Skip to content




Mealybugs are a small, white, flat bug, the females of which secrete a mealy, cottony white substance (hence the name mealybugs), which protects them as they feed on the juices of plants. This white fuzz is their main identifier.

Female mealybugs attach themselves to the plants to feed and lay eggs (this is the kind of mealybug you’re going to notice on the plant itself excreting that fuzzy substance). Male mealybugs have wings and are a little larger - they sort of resemble gnats. If you start seeing what you think are gnats flying around your plants, check for mealybugs.

Because the females like to stay sedentary, you won’t notice them crawling all over your plant - instead, look for them in these places:

  1. Back side of the foliage
  2. Hiding inside the crevices of stems
  3. Piled on new growth
  4. Gathered around the node of a stem

Additionally, if you wipe down any suspected area with a towel and it comes up pink/red, you have mealybugs.


Mealybugs tend to be more common in warmer areas and in the summer, times and places where we're more likely to leave a door or window open. This makes contraction a little bit random. There are several ways in which your plant can contract mealybugs:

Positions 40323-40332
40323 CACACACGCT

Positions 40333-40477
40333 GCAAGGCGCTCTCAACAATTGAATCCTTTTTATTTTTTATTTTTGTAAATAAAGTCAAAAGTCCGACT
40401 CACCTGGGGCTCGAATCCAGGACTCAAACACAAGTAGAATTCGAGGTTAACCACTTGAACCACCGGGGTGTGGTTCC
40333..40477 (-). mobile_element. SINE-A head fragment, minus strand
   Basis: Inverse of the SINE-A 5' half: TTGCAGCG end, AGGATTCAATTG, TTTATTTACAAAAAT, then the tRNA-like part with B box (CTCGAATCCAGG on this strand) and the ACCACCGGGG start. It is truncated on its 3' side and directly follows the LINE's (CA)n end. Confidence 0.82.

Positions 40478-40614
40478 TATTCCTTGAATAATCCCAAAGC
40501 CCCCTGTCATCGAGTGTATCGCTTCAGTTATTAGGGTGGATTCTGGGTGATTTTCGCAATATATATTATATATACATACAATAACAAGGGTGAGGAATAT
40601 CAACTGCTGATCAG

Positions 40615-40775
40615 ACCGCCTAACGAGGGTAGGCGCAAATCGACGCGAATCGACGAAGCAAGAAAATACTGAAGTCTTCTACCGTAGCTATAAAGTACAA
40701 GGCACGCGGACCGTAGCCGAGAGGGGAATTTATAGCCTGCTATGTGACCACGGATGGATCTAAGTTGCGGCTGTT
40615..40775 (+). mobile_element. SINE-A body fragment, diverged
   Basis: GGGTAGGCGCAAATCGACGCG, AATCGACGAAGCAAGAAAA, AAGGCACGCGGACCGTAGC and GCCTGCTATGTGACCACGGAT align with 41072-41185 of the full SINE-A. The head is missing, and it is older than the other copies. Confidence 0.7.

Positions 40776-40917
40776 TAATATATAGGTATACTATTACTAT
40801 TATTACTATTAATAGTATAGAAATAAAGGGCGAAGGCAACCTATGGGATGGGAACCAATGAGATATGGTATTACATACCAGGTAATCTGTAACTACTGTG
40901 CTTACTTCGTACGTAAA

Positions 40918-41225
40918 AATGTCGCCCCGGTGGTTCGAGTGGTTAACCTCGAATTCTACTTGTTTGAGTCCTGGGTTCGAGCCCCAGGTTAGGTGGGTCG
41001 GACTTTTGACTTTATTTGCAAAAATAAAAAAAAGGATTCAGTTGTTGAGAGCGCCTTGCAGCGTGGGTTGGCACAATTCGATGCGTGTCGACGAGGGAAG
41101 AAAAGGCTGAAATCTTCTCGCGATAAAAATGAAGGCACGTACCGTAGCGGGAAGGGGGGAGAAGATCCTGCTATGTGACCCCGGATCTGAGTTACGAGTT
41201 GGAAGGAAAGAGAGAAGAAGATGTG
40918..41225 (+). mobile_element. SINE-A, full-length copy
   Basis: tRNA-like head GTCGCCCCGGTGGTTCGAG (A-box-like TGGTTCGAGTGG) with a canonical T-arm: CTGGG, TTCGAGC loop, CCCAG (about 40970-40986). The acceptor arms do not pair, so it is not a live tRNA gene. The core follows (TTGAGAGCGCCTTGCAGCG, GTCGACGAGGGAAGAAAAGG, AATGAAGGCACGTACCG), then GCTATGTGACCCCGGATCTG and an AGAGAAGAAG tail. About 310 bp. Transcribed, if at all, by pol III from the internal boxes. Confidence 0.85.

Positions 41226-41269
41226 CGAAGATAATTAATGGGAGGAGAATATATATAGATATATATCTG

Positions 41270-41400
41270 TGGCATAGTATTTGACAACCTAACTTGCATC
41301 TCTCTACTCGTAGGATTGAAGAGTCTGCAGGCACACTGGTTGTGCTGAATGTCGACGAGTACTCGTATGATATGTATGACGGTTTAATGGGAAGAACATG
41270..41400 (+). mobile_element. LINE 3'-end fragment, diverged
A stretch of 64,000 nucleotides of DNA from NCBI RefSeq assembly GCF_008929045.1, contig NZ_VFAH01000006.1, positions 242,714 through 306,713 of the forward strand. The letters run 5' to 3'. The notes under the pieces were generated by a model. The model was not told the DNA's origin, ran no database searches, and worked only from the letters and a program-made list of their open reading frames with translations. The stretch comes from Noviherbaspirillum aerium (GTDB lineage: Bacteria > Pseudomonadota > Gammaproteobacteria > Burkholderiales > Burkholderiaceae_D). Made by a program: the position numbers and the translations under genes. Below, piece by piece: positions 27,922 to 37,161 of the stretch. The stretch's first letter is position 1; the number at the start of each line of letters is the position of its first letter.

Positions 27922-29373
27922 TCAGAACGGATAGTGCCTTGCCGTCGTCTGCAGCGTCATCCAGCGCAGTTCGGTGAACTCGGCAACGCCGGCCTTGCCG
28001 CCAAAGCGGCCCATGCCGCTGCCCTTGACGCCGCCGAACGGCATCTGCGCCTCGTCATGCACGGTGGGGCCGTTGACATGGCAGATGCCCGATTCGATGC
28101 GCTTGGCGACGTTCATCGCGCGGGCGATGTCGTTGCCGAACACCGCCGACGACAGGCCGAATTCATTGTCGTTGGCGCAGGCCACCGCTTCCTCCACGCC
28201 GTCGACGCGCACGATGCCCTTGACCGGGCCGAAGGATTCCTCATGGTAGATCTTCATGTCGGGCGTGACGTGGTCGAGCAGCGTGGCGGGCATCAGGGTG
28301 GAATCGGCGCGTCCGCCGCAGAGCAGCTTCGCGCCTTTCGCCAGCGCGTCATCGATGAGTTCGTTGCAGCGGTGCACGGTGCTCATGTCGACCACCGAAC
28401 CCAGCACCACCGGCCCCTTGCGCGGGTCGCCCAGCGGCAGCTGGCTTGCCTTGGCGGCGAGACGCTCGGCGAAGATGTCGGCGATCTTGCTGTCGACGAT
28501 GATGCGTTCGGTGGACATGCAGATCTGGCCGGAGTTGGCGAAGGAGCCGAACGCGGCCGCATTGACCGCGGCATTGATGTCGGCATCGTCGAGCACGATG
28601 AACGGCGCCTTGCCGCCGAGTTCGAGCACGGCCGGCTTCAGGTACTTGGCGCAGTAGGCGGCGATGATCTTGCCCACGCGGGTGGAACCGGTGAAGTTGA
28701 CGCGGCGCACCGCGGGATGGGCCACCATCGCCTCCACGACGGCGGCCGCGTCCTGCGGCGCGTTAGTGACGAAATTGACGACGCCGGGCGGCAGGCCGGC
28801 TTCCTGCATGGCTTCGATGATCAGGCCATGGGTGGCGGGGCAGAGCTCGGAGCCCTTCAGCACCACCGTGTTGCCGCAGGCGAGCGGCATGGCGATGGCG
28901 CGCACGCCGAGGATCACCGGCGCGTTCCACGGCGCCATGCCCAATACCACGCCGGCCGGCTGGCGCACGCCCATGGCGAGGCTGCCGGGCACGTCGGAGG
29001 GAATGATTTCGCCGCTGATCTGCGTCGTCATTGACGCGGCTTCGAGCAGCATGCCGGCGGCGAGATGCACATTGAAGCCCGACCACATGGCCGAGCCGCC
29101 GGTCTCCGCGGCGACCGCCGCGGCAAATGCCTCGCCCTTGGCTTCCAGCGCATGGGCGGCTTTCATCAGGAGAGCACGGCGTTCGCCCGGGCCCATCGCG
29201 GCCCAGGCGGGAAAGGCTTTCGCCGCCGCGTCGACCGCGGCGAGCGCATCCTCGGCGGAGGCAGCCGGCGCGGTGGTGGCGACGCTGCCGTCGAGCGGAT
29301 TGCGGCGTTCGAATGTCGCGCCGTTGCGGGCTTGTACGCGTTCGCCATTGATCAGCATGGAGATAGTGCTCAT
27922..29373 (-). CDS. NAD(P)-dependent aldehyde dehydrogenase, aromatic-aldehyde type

1. In their early stages, mealybugs can travel through the air. Male mealybugs are also winged. These two things mean that they will mostly commonly enter your home through standard openings (again, like doors and windows).
  2. When it comes to plants and bugs, nature's most tried and true method of spreading around has been to attach seeds and eggs to passing animals. Humans are no exception to this! Mealybugs will often enter your home by hitching a ride unnoticed on your clothes.
  3. Lastly, plants that are sometimes kept outside and then brought inside will contract the mealybugs while outside and then spread the bugs to the rest of your home. Always check your plants before bringing them back inside.

However they get inside, it’s not your fault - it just happens sometimes!

Now, to move on to their lifecycle: There are a few species of mealybugs and there is some variation between them, but their lifespan from egg-death can last at least 6 weeks to at most about 2 months if left untreated. The females die after laying their eggs, which normally hatch in about a week.

Speaking of the little babies, baby mealybugs are called “crawlers”. They are called that because these guys move around looking for a safe space to attach to and feed.